London: The BBC today announced plans to expand its religious coverage to celebrate holy days and festivals of non-Christian faiths from around the world, including Hinduism, Islam and Sikhism. Under proposals to inject more religious themes into mainstream TV and radio of the UK’s public broadcaster, festivals like Diwali and Eid will take centre-stage during popular programming.
“We will create specific features and content for major festivals such as Diwali, Passover, Rosh Hashanah [Jewish new year], Ramadan, Eid and Vaisakhi [Sikh new year],” states the BBC’s ‘Religion and Ethics Review’, published today. Under the policy shift detailed in the new review, viewers will also see the protagonists of mainstream dramas grappling with dilemmas caused by their faith.
The move follows a year-long consultation that found that people of all faiths were “often absent, poorly presented or satirised” and as a result the BBC fails to reflect British society completely. “(The plans) will ensure the BBC better reflects the UK, the world and the role that religion plays in everyday life. They will also raise understanding of the impact religion has on decisions made at home and abroad,” Tony Hall, director general of the BBC, told The Times.
Under the new schedule, the BBC will broadcast prime-time documentaries on religious and ethical issues featuring celebrity hosts and guests. The BBC newsroom will expand its global religious affairs team and a daily ‘Thought for the Day’ slot on BBC Radio 4 will be more closely linked to news items.
“You’ll see both factual and scripted programmes that aren’t just in a ‘religion’ box but are dealing with religious themes across the piece,” said James Purnell, director of radio, education and religious programming. More women, young people and figures from a wider range of religions will be invited to contribute.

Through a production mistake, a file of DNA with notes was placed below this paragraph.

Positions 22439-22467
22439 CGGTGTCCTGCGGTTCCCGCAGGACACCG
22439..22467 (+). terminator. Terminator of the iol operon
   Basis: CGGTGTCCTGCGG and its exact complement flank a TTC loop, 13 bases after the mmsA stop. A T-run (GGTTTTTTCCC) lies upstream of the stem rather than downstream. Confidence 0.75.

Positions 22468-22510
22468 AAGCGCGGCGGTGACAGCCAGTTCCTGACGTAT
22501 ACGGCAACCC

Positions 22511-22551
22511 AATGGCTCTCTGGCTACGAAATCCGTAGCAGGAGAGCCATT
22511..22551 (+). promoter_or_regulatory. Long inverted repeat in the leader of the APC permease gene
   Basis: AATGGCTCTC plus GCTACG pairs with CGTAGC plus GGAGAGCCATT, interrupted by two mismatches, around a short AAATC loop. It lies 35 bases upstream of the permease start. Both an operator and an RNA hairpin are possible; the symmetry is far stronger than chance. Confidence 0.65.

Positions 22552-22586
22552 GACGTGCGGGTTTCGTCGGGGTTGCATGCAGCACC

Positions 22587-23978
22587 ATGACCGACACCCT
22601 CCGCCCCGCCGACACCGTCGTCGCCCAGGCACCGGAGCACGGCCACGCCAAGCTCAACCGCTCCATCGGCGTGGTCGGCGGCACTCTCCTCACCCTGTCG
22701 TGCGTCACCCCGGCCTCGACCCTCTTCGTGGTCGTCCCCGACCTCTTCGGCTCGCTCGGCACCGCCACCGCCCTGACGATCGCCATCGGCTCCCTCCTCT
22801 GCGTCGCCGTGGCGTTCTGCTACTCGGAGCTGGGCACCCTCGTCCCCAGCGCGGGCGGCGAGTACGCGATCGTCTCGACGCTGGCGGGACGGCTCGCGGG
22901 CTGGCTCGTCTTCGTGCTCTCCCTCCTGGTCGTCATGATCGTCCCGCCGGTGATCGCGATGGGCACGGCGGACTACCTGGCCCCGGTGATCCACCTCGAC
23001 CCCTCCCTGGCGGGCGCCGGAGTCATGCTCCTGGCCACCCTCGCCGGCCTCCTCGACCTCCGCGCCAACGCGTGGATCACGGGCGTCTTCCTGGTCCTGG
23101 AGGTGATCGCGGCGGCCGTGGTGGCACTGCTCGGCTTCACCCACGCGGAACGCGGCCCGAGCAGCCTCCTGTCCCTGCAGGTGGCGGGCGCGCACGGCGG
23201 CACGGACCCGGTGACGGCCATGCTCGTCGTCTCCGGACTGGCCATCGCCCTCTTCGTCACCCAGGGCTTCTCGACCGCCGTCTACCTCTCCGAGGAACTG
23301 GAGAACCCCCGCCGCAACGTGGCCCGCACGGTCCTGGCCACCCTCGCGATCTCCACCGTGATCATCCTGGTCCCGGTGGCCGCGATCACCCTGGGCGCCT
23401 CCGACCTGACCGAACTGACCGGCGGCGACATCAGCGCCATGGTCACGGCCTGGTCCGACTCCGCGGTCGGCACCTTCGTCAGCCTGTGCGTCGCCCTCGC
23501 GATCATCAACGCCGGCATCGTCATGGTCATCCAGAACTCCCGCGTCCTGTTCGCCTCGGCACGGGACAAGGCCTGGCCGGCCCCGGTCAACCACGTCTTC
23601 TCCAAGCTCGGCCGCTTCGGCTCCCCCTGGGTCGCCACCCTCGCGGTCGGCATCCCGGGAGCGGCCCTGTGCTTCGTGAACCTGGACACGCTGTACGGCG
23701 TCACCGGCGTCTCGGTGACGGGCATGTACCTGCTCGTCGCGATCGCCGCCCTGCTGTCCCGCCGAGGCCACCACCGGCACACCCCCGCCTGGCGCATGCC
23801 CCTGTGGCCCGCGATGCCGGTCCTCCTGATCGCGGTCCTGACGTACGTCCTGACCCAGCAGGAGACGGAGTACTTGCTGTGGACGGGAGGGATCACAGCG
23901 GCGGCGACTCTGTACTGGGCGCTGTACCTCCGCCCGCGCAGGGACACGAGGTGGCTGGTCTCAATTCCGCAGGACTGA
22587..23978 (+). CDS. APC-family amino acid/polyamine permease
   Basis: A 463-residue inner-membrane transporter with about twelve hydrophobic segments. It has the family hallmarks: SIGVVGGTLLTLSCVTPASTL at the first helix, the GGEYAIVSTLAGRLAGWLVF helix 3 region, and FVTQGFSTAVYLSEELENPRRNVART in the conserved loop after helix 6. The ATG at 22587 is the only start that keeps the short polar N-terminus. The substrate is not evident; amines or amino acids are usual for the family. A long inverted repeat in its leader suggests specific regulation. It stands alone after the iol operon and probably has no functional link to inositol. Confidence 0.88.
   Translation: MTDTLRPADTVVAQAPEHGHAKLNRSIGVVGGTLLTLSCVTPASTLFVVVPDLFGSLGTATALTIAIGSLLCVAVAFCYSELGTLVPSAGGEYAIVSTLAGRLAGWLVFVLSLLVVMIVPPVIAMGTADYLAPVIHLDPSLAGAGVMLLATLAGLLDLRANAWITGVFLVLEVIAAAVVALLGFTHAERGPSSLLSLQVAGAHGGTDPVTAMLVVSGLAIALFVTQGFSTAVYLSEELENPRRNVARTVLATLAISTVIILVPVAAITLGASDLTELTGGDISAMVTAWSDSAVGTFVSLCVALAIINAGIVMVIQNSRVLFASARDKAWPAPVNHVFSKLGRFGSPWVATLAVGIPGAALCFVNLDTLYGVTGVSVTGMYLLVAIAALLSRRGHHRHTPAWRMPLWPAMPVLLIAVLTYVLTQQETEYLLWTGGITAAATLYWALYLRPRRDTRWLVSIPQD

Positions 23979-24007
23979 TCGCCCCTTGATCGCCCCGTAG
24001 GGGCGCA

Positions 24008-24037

Hall stressed that the BBC’s commitment to covering Christianity would not be diminished in any way, as the corporation would find innovative ways to cover Christmas and Easter. The BBC’s ‘Religion and Ethics Review’ consulted more than 150 faith leaders and experts including the Archbishop of Canterbury, the Chief Rabbi and senior Muslim figures as well as “secular belief groups” including Humanists UK.
“Our audience research shows that there is an opportunity to increase impact with a more mainstream audience and that this will require new talent, formats and approaches,” the review states. The BBC, which has earmarked 2019 as its “year of beliefs”, has said it will also represent the views of those who “are not engaged with traditional religion but are spiritual”.